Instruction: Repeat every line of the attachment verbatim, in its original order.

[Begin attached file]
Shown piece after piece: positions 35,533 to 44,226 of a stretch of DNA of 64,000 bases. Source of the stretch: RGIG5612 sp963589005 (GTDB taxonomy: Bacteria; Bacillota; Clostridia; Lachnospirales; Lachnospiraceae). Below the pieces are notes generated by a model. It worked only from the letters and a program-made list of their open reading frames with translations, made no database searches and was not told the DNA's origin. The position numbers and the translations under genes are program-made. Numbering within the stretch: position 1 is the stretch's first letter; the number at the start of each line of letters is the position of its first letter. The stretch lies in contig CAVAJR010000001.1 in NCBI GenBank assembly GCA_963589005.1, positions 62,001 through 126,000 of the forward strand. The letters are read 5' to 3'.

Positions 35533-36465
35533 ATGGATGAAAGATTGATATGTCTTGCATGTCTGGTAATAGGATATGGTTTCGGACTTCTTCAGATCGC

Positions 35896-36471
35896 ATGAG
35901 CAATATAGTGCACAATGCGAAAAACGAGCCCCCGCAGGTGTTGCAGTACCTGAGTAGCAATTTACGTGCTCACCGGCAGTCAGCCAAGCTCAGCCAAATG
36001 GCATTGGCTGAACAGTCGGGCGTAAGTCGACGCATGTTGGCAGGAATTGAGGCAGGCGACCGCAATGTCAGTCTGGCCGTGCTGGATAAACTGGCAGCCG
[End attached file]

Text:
Shown piece after piece: positions 35,533 to 44,226 of a stretch of DNA of 64,000 bases. Source of the stretch: RGIG5612 sp963589005 (GTDB taxonomy: Bacteria; Bacillota; Clostridia; Lachnospirales; Lachnospiraceae). Below the pieces are notes generated by a model. It worked only from the letters and a program-made list of their open reading frames with translations, made no database searches and was not told the DNA's origin. The position numbers and the translations under genes are program-made. Numbering within the stretch: position 1 is the stretch's first letter; the number at the start of each line of letters is the position of its first letter. The stretch lies in contig CAVAJR010000001.1 in NCBI GenBank assembly GCA_963589005.1, positions 62,001 through 126,000 of the forward strand. The letters are read 5' to 3'.

Positions 35533-36465
35533 ATGGATGAAAGATTGATATGTCTTGCATGTCTGGTAATAGGATATGGTTTCGGACTTCTTCAGATCGC

Positions 35896-36471
35896 ATGAG
35901 CAATATAGTGCACAATGCGAAAAACGAGCCCCCGCAGGTGTTGCAGTACCTGAGTAGCAATTTACGTGCTCACCGGCAGTCAGCCAAGCTCAGCCAAATG
36001 GCATTGGCTGAACAGTCGGGCGTAAGTCGACGCATGTTGGCAGGAATTGAGGCAGGCGACCGCAATGTCAGTCTGGCCGTGCTGGATAAACTGGCAGCCG